Banks themselves have a role to play in redefining and broadening the lens through which the customer relationship is viewed. A comprehensive approach to financial inclusion cannot rest alone on the credit or lending relationships. Banks must both assess the overall banking, checking and savings needs of the underbanked and unbanked and provide for simple products catering to those needs.

Simplified Products/Processes
“Keep it simple” has generally been a mantra for success in promoting financial inclusion. A simple checking or savings account with effective check cashing facilities and a clear overdraft fee structure would attract “unbanked” who may have avoided formal banking systems due to their complexities and product configurations. Similarly, customized lending solutions with simplified term/loan requirements for customers promotes the formal credit environment.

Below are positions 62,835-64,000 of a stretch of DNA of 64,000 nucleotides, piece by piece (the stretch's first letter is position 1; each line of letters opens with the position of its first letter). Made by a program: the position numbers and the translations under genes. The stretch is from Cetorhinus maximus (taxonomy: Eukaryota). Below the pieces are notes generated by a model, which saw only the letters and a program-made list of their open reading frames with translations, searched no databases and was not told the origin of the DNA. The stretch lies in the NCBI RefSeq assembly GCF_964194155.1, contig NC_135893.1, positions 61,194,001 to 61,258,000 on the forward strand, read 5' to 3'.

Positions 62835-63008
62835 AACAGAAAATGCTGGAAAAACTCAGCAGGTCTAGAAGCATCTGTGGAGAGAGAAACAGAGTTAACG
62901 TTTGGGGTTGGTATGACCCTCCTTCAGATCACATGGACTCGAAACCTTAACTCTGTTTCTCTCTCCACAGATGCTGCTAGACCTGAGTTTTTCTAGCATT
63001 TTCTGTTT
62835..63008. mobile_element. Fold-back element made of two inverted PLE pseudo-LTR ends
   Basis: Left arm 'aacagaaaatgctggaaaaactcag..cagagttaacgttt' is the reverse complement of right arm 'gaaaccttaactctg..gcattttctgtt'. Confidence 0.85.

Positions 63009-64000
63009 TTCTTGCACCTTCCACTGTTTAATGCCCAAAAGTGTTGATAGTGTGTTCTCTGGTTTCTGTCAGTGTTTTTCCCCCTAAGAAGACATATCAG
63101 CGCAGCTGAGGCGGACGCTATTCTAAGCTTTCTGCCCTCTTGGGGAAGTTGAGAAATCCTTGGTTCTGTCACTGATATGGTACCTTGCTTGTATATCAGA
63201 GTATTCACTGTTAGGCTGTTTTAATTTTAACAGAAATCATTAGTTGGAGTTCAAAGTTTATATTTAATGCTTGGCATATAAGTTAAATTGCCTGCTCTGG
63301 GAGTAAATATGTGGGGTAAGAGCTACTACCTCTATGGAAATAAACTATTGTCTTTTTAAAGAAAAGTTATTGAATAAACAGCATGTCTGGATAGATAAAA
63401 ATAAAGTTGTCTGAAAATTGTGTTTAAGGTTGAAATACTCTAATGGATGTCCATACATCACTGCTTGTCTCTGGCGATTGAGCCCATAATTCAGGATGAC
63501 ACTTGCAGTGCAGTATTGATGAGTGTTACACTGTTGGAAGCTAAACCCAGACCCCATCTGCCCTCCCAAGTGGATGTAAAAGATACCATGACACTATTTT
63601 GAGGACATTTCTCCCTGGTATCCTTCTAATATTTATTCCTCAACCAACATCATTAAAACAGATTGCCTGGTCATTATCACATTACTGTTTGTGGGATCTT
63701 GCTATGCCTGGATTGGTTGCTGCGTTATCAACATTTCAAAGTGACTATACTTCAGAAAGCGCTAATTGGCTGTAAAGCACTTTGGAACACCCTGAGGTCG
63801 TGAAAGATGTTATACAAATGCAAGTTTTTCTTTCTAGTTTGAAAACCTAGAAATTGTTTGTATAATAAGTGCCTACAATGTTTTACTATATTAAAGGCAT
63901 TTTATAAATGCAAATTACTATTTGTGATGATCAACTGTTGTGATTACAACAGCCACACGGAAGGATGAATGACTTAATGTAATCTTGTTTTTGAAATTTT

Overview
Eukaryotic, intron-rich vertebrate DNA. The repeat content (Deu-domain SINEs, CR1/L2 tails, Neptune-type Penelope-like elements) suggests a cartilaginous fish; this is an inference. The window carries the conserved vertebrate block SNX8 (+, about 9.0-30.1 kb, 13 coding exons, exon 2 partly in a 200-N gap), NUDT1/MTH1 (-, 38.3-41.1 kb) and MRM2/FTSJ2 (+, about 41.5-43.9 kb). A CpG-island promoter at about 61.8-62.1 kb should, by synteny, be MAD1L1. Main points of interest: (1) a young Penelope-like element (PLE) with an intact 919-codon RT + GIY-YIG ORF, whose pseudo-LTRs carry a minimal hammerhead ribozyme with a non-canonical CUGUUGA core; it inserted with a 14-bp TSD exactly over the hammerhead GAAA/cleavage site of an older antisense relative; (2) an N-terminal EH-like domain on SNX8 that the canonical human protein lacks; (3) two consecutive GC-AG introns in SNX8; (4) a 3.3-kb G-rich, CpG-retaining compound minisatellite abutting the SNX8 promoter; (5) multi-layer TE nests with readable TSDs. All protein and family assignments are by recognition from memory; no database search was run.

Technology advancements in processing speed and availability of digital platforms have paved the way for banks to offer these products at a cost structure and speed that benefits everybody.

The benefits of offering more financially inclusive products cannot be overstated. Surveys indicate that consumers who have banking accounts are more likely to save money and are more financially disciplined.

From a bank’s perspective, a commitment to supporting financial inclusivity supports the entire banking ecosystem. It supports future growth through account acquisition — both from the addition of new customers into the banking system and also among millennial and Gen Z consumers with a demonstrated preference for providers that share their commitment to social responsibility initiatives.

When it comes to successfully executing financial inclusion outreach, community banks are ideally positioned to meet the need — much more so than their larger competitors. While large institutions may take a broader strategy to address financial inclusion, community banks can personalize their offerings to be more relevant to underserved consumers within their own local markets.

The concept of financial inclusion has evolved in recent years. With the technological advancements in the use of alternative data and machine learning algorithms, banks are now positioned to market to and acquire new customers in a way that supports long-term profitability without adding undue risk.